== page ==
My Best Marriage Decision

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When two people come together and marry there are many decisions to be made.  Kids or no kids?  City life or suburbia?  Work or stay home?  And then there are about a bjillion more decisions that you make that are completely unconscious.  I have to say that the best decision that we ever made, or didn’t as it were as it’s just the way we’ve always done it, is to have separate bank accounts.

While this makes complete sense to me, I definitely think that we are in the minority.

When Zain was little and we did endless play dates (mommy dates really), outside of umpteen conversations about how you mix your baby cereal and what fruits should you start on first, were money woes.  With moms making the decision to stay home, cut back hours or take a hiatus, money became a hot topic and with that came a lot of angst and resentment.

Ten years later, things haven’t changed much.  My friends (working in and out of the home) continue to lament about scrutiny over their purchases, receiving allowances, ways to “sneak” funds without detection–can you say, cash back at the grocery store?  And as I listen to all of the stories and accounts, I think to myself, “Oy vey, I’m glad we have separate accounts!”

Don’t get me wrong, we still have lots of money “discussions” as we manage money very differently.  One of us has faith it will always be there…the other is sure that funds will be depleted any day.  I’ll let you imagine which of us is which.  But in the end, I work very hard, as does my husband and we work to manage our own expenses.  Our accounts are linked, so at any time we can see what the other one is spending, but I’ve never checked on his account.  Everything for our lives is split–he pays for things like the mortgage and utilities, while I pay for anything kid related, tuitions and groceries.  On vacation, one will pay for the hotels and the other all of the meals.  Back and forth, back and forth.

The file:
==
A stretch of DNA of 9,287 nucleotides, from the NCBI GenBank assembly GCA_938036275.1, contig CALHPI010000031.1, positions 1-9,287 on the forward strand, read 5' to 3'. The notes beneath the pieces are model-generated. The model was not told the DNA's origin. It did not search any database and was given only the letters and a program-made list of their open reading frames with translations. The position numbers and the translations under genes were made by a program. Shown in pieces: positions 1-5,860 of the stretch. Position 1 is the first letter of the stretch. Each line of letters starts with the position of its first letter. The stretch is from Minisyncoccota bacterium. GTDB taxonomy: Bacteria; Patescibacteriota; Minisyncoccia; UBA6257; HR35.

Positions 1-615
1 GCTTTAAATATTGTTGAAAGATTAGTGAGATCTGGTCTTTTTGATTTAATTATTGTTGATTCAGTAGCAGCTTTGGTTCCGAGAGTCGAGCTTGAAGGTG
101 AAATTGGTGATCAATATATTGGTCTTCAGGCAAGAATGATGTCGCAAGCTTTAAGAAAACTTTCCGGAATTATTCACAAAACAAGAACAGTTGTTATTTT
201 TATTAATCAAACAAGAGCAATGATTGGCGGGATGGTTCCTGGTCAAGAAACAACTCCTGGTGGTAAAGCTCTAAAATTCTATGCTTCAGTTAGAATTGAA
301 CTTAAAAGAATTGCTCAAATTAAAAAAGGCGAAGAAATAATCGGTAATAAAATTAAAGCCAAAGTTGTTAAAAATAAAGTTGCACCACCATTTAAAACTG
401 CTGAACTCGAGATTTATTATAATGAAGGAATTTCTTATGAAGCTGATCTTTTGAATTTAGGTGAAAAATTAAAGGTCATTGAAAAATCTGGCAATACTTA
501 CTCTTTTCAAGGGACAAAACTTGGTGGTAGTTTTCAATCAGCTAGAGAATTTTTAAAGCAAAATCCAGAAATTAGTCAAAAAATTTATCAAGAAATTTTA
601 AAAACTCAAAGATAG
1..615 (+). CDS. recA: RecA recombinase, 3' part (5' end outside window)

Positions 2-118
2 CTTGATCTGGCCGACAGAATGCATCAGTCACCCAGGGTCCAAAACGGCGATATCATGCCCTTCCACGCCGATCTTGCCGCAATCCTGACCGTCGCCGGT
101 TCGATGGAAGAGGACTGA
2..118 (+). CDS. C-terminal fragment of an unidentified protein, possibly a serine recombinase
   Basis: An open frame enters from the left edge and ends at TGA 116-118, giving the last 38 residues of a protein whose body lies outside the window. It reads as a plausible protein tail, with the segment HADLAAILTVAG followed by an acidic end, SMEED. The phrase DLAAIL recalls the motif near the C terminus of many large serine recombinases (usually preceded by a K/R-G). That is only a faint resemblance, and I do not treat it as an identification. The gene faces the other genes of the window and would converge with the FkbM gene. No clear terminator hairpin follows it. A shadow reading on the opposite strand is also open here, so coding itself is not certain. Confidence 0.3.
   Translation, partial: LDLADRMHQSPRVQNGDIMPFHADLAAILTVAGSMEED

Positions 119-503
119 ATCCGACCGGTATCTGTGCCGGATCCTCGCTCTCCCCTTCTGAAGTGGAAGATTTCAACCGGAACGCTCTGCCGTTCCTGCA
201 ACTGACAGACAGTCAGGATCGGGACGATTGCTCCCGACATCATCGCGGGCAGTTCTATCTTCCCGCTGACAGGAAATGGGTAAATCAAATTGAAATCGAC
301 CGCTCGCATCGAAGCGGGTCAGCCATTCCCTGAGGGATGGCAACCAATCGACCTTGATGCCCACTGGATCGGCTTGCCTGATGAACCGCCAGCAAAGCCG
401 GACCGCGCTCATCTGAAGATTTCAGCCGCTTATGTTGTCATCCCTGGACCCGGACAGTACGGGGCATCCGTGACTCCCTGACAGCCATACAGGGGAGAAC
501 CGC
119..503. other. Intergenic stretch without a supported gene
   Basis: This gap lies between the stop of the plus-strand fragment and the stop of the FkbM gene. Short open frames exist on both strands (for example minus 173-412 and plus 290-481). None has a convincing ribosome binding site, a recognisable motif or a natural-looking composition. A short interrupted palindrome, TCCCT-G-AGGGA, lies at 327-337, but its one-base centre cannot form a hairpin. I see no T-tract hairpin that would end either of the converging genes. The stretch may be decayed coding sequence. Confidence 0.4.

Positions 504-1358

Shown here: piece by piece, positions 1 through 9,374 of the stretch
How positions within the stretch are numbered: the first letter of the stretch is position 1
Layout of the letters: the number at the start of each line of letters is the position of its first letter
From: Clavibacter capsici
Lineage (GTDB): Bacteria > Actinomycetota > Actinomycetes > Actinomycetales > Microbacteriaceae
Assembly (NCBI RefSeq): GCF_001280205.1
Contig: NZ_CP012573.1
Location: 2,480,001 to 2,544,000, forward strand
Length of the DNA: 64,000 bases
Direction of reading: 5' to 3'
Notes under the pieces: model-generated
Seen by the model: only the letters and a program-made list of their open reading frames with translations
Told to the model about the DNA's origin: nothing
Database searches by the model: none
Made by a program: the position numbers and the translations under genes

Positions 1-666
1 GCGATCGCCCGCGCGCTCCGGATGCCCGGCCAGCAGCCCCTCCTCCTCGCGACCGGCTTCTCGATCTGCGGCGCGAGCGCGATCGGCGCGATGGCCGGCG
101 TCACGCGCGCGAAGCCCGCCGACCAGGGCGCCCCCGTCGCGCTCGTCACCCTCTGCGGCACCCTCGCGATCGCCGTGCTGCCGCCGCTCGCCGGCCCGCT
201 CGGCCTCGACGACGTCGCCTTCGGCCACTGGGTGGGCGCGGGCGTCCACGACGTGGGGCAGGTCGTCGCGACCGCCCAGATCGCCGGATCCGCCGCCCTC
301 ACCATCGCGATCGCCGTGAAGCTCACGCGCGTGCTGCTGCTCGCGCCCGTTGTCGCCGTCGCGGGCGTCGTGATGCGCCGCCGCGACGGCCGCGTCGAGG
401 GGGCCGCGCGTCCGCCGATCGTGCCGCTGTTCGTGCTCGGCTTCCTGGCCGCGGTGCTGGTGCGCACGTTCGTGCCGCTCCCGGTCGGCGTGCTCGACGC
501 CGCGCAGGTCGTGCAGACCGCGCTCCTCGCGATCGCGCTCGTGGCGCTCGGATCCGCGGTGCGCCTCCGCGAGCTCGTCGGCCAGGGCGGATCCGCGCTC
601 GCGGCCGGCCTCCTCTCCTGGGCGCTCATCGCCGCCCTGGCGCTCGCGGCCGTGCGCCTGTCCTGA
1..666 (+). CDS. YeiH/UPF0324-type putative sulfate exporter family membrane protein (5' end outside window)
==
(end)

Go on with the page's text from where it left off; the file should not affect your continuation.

And when I come back from a day at the salon and he asks how much that costs, I respond, “About 10 bucks.”  And when a new quad copter shows up and I ask how much that was, he responds, “About 10 bucks.”  That is code our for, “Not your problem…I’ve got it covered.”

I realize that not everyone has a two income family where splitting is easiest, but I would encourage you to create your own account…for you.

There are enough really hard conversations and things to work through in the life of a marriage.  How much one spent on self care doesn’t need to be one of them.

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